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October 25, 1990


James F. Holderman, United States District Judge.

The opinion of the court was delivered by: HOLDERMAN


 Plaintiff Donald Bennett brought this action under 42 U.S.C. ยง 1983 against defendants Village of Oak Park (the "Village"), Village Police Chief Keith Bergstrom, Village Attorney Raymond Heise, and Police Officers David Chapman and Brian Slowiak alleging that defendants subjected plaintiff to selective prosecution as well as threats and harassment in violation of plaintiff's constitutionally protected rights of free speech, due process, and equal protection. Defendants Chapman and Slowiak (hereinafter "defendants") move for summary judgment pursuant to Federal Rule of Civil Procedure 56.


 According to defendants' 12(l) statement, *fn1" plaintiff Bennett was the sole proprietor of a gas station in Oak Park, Illinois from 1969 to June, 1987. On May 7, 1985, he began operating a food mart in conjunction with his gas station.

 After several robberies at his gas station in December, 1980, Bennett began wearing a handgun while at the gas station. (12(l) Statement, para. 11.) In November, 1981, Bennett's decision to wear a handgun in full view at the gas station became the focus of local and national media attention. (Id. at P 12.) Within two weeks of this attention, Village officials contacted Bennett to inquire about his carrying of the handgun, and two detectives visited Bennett to inform him that he would be arrested should he continue to wear the gun. (Bennett Aff., p. 89.) Initially, Bennett complied, but soon he resumed wearing the gun. (Id. at 90.)

 The day after the acquittal, defendant Village Police Officer Brian Slowiak appeared in uniform at Bennett's station and asked Bennett if he could speak to him in Bennett's back office. (Bennett Aff., pp. 146-47.) After the two men entered the back office, Slowiak closed the door and told Bennett that he had a problem with Bennett's comments to the media about the Oak Park Police Department. (Slowiak Aff., p. 34.) Slowiak wanted the public to realize that uniformed police officers had nothing to do with Bennett's arrest. (Id.) According to Slowiak, Bennett told him he never had any problem with uniformed officers, and then the conversation ended. (Id. at 34-35.) According to Bennett, Slowiak told him that his comments to the newspapers were making the police officers look bad, and then said, "So why don't you just quit talking to the media? Keep your mouth shut and we'll all be better off." (Bennett Aff., pp. 147-48.) After Bennett told Slowiak that the press misquoted him, Bennett claims that Slowiak said, "I'm just warning you that you better keep your mouth shut and quit talking to them and we'll be better off, too." (Id.)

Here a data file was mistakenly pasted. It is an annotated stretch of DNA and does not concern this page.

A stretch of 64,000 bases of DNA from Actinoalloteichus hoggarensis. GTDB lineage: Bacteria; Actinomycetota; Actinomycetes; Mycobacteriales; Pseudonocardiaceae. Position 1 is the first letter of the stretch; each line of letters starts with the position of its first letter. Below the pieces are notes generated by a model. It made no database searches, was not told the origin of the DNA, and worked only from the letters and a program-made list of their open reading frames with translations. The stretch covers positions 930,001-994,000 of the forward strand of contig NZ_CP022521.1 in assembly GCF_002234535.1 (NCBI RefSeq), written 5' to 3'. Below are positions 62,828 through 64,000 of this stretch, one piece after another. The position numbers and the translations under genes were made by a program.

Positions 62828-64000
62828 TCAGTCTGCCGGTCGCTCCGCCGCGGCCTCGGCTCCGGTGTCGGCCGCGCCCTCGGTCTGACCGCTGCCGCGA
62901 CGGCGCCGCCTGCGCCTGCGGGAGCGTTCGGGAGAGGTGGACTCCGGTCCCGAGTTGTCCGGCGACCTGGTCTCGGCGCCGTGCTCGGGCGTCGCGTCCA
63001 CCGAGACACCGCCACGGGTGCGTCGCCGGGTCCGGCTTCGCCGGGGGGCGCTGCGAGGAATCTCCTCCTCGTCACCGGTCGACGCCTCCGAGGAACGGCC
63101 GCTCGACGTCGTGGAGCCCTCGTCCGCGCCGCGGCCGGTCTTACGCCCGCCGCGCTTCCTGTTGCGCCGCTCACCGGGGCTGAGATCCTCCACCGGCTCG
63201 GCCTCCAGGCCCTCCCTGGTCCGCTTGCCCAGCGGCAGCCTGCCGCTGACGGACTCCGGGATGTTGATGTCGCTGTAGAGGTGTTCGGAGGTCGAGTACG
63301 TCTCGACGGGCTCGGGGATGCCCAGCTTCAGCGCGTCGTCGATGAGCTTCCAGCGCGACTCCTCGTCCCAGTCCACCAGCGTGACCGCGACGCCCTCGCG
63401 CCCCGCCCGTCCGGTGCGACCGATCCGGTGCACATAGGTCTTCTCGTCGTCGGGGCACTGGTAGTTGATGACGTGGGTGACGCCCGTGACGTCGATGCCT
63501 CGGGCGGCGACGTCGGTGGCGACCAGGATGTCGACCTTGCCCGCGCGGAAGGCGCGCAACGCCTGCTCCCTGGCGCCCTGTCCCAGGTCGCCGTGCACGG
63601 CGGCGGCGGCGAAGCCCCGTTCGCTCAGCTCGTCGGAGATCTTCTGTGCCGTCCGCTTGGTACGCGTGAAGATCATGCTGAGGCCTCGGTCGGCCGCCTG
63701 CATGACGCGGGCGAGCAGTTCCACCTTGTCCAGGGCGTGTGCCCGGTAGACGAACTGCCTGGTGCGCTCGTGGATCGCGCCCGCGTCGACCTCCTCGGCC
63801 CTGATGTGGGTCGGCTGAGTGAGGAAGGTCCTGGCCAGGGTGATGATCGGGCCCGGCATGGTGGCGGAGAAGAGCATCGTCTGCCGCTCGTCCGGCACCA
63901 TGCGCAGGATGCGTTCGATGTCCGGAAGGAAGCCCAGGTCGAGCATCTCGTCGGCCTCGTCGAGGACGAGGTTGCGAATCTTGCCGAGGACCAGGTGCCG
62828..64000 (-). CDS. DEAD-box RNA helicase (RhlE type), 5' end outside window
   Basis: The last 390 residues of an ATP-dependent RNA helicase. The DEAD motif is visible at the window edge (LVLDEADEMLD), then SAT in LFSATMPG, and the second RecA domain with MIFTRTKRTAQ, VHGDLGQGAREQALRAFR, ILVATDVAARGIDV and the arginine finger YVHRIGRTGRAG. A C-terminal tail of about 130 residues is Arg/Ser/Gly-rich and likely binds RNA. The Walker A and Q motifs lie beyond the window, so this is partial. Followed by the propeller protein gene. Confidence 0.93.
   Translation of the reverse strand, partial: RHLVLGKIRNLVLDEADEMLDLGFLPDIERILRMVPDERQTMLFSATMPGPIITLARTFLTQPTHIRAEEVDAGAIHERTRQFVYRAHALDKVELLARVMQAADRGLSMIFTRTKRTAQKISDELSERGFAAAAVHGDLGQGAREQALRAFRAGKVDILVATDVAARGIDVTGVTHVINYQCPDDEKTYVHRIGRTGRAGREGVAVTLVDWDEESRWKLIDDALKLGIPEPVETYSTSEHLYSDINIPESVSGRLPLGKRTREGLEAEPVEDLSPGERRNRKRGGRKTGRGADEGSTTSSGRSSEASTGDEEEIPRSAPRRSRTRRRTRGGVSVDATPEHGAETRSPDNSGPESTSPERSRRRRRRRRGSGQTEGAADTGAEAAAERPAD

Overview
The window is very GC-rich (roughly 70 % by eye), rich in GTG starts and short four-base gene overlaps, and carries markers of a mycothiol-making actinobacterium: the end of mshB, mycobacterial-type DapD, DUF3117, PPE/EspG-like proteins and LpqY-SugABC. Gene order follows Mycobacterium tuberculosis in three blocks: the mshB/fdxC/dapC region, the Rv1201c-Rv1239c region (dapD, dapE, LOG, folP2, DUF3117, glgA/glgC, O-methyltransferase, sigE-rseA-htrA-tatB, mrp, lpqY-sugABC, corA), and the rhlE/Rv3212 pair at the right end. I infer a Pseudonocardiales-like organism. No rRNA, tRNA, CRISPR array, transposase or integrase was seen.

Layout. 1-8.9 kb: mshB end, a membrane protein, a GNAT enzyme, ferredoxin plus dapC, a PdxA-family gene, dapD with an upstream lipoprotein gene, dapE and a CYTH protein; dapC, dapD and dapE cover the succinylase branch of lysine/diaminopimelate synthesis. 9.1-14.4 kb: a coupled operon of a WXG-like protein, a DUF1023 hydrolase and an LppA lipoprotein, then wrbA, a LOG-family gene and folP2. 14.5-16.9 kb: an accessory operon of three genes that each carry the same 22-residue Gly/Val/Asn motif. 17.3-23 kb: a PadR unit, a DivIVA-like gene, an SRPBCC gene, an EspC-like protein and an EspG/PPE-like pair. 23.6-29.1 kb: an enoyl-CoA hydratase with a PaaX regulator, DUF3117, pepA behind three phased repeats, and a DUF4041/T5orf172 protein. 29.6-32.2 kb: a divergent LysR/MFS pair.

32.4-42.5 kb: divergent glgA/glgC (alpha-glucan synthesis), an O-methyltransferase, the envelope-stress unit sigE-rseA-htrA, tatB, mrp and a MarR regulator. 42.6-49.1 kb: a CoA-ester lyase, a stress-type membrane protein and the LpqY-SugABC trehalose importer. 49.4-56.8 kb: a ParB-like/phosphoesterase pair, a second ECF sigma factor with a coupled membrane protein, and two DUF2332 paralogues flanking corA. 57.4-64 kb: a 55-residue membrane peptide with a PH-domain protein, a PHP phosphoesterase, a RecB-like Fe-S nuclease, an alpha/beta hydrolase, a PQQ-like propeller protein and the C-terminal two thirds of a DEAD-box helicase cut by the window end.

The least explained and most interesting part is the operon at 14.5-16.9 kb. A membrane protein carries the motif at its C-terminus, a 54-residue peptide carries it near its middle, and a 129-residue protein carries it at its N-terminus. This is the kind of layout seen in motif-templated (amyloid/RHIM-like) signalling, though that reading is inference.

In January, 1987, Bennett and Village President Clifford Osborn got into a heated exchange at a Village meeting. (Zangrelli Aff., pp.59-62, 67-68.) Village Trustee Patricia Andrews, the wife of defendant Officer David Chapman, entered into the exchange on Osborn's behalf. (Mem. in Opposition, Exhibit 6.)

 On February 23, 1987, defendant Anthony Frencher stopped at Bennett's gas station. Frencher and Bennett got into a dispute over the refund of twenty-five cents that Frencher claimed to have lost in the station's air pump. (Chapman Aff., p. 52.) When the argument escalated and Bennett refused to give Frencher twenty-five cents, Bennett pulled out a gun. Frencher left the station and called the police. (Id. at 38-39.)

 Officer Osborn was in uniform on patrol when he responded to a radio call regarding a "man with a gun" at Bennett's gas station. (Id. at 34.) Chapman arrived at the station where he interviewed Frencher and Bennett. (Id. at 38, 47.) He thereupon arrested Bennett for aggravated assault, and did not arrest Frencher. (Bennett Aff., p. 178.)


 Under Rule 56(c), summary judgment is proper "if the pleadings, depositions, answers to interrogatories, and admissions on file, together with the affidavits, if any, show that there is no genuine issue as to any material fact and that the moving party is entitled to a judgment as a matter of law." Fed. R. Civ. P. 56(c). In ruling on a motion for summary judgment the evidence of the non-movant must be believed, and all justifiable inferences must be drawn in the non-movant's favor. Anderson v. Liberty Lobby, Inc., 477 U.S. 242, 255, 106 S. Ct. 2505, 2513, 91 L. Ed. 2d 202 (1986). There is no issue for trial "unless there is sufficient evidence favoring the non-moving party for a jury to return a verdict for that party." Anderson, 477 U.S. at 249, 106 S. Ct. at 2511. Summary judgment must be granted "against a party who fails to make a showing sufficient to ...

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